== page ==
Better Call Saul? Not Always. The Risks of the Negligent Referral

Fans of the popular series “Breaking Bad” will be familiar with the trials and tribulations of Saul Goodman, an attorney who frequently receives and accepts referrals to handle all types of legal issues. Saul provides the perfect example of the real world risks facing referring attorneys when the subsequent professional commits malpractice.

When referring a matter, an attorney has a duty to ensure that the successor attorney is competent and trustworthy. In such a referral arrangement, agency principles apply: the referring attorney assumes a duty to select other competent “agents” to handle matters that were originally entrusted to the “principal” attorney. Generally, a referring attorney who receives no fee and does no work on the case does not guarantee the performance of the working attorney, and therefore cannot be held liable for the latter’s malpractice. However, a referring attorney must exercise “due care” when making a referral if there is an attorney-client relationship with the person who is being referred.

In the malpractice context, it is significant whether the referring attorney at the time of the referral should have had knowledge about the successor attorney that would have prevented a reasonable lawyer from referring the matter to successor counsel. This basis for liability does not necessarily depend upon the referring attorney retaining any control or financial interest in the case. Rather, the referral itself is the negligent act that ultimately injures the client, when successor counsel commits malpractice. Further, once the case has been referred, there is usually no duty to monitor successor counsel.

In the absence of referral fees (which are the subject of a risk management headache that we’ll discuss in a future post), some jurisdictions like New Jersey assess the totality of the circumstances in determining if a referring attorney is liable for the ultimate malpractice, and require only that the referring attorney verify that successor counsel was licensed to practice law in the appropriate jurisdiction.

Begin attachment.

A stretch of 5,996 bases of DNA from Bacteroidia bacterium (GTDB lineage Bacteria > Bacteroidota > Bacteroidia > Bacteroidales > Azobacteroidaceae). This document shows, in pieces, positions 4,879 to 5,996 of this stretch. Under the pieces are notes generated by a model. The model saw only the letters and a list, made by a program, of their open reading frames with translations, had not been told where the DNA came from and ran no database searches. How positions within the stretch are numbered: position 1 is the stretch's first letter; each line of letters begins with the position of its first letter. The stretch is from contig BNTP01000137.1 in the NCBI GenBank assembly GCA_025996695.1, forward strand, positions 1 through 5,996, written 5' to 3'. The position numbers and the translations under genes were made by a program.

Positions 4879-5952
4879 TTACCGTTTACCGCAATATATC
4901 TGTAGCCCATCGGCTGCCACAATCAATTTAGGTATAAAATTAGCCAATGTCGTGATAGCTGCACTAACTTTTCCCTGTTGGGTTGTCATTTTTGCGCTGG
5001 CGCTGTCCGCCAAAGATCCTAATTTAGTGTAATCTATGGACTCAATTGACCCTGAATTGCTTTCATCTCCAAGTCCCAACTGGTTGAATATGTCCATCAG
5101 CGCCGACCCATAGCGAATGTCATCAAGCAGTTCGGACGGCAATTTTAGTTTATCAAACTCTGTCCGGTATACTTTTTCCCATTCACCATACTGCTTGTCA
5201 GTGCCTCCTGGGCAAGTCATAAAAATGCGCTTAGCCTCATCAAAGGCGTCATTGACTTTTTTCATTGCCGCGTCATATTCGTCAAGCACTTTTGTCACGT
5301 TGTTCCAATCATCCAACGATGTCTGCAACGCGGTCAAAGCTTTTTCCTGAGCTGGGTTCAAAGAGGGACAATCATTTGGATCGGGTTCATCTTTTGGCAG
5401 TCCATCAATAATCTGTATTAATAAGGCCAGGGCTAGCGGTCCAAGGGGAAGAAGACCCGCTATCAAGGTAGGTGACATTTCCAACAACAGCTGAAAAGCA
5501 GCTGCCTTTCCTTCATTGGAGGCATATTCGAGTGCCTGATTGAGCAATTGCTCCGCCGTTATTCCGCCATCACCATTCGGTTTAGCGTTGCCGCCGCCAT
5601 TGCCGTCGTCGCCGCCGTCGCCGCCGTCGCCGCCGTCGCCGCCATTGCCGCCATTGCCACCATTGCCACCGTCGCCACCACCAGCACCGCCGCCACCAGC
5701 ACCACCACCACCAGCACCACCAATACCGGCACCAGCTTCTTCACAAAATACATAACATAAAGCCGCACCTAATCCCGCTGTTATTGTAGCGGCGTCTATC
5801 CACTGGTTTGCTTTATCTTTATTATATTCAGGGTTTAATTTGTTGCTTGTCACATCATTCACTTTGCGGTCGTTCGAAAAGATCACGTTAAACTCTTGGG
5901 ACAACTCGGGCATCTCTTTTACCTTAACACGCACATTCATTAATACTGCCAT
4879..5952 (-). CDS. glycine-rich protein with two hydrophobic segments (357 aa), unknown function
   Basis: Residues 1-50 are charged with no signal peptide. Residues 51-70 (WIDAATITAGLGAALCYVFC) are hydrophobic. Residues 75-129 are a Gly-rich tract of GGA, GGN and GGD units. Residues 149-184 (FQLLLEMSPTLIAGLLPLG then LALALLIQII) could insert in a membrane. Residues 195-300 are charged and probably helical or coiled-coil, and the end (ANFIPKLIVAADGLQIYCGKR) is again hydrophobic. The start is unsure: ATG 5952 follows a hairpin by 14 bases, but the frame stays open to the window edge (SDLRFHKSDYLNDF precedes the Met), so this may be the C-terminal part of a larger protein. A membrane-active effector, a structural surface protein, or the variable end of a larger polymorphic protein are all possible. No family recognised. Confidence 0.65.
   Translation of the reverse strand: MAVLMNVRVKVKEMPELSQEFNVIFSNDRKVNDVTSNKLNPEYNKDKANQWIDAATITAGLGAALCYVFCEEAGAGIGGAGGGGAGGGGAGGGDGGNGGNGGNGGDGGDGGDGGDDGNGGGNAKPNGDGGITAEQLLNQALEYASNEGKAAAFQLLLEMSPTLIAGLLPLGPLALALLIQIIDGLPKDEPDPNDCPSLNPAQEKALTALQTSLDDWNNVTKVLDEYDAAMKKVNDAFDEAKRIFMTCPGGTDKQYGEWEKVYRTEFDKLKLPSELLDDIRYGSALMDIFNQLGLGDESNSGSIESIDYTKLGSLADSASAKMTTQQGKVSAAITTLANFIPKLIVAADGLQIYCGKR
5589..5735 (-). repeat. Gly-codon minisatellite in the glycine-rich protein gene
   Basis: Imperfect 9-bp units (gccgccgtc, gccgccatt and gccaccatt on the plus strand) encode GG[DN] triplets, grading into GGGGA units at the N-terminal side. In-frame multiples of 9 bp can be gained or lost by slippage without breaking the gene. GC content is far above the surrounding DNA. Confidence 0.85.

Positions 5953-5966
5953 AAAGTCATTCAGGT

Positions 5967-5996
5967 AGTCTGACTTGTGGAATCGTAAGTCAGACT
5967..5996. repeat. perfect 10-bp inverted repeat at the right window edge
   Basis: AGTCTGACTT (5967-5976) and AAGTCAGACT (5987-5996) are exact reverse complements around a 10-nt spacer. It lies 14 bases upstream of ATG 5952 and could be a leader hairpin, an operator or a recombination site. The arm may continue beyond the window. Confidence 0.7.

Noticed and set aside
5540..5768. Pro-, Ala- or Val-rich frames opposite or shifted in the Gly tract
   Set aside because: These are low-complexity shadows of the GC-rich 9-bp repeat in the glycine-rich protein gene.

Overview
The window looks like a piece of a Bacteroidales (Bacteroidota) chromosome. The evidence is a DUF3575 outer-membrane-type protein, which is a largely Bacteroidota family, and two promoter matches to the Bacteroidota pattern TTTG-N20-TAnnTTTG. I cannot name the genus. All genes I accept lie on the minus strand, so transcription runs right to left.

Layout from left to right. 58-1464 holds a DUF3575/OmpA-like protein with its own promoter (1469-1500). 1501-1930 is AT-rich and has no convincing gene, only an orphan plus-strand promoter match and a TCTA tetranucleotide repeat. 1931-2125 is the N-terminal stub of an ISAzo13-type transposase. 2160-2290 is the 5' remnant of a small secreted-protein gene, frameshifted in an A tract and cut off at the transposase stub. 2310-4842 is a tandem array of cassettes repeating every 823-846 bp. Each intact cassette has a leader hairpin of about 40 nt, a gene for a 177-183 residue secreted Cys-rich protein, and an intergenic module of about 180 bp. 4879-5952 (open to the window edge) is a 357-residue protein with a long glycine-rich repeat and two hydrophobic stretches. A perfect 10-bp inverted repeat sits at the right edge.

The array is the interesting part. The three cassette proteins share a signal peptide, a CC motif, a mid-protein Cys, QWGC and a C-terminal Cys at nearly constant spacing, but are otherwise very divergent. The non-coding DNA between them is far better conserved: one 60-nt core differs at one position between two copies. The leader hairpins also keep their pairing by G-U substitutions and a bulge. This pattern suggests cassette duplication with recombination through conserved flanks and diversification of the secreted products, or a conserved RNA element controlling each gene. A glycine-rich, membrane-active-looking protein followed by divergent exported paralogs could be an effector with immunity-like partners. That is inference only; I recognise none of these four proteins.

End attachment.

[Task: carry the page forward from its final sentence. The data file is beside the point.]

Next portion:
By contrast, in the absence of fees, New York and Pennsylvania have refused to recognize a cause of action against an attorney who is alleged to have negligently referred a client to another attorney, who subsequently mishandles the case, and have also declined to impose a duty on referring counsel to monitor or supervise the work of successor counsel.

Some risk management tools to consider when referring a matter to another professional:

  • Complete some level of due diligence. At a minimum, ensure the attorney to whom you are referring is licensed to practice and in good standing. When possible, ascertain the attorney’s practice areas or focus.
  • Be clear with the client. Take affirmative steps to clearly communicate to the client the scope of your representation and supervisory authority, if any, over successor counsel.
  • Always provide at least three names and make no promises. Suggesting the individual contact a state or local bar referral service is always a safe practice.
  • Educate staff. Make certain that all staff understand the firm’s referral procedure and also the reasons the policy is in place. Consider developing a referral list and make it available to everyone in the office.
  • Exercise caution with regard to referral fees. It is acceptable to decline a fee, and if you do so, do not supervise the successor attorney, and expressly advise the client that your role has ended. If you accept a fee, be aware of the risk involved and be up front with the client about the arrangement. If you are still involved with the case, allocate, with successor counsel, your respective responsibilities and other details of the case’s management in writing.
  • Check malpractice insurance. Prior to accepting a fee, consider ensuring that your successor has adequate malpractice insurance in place.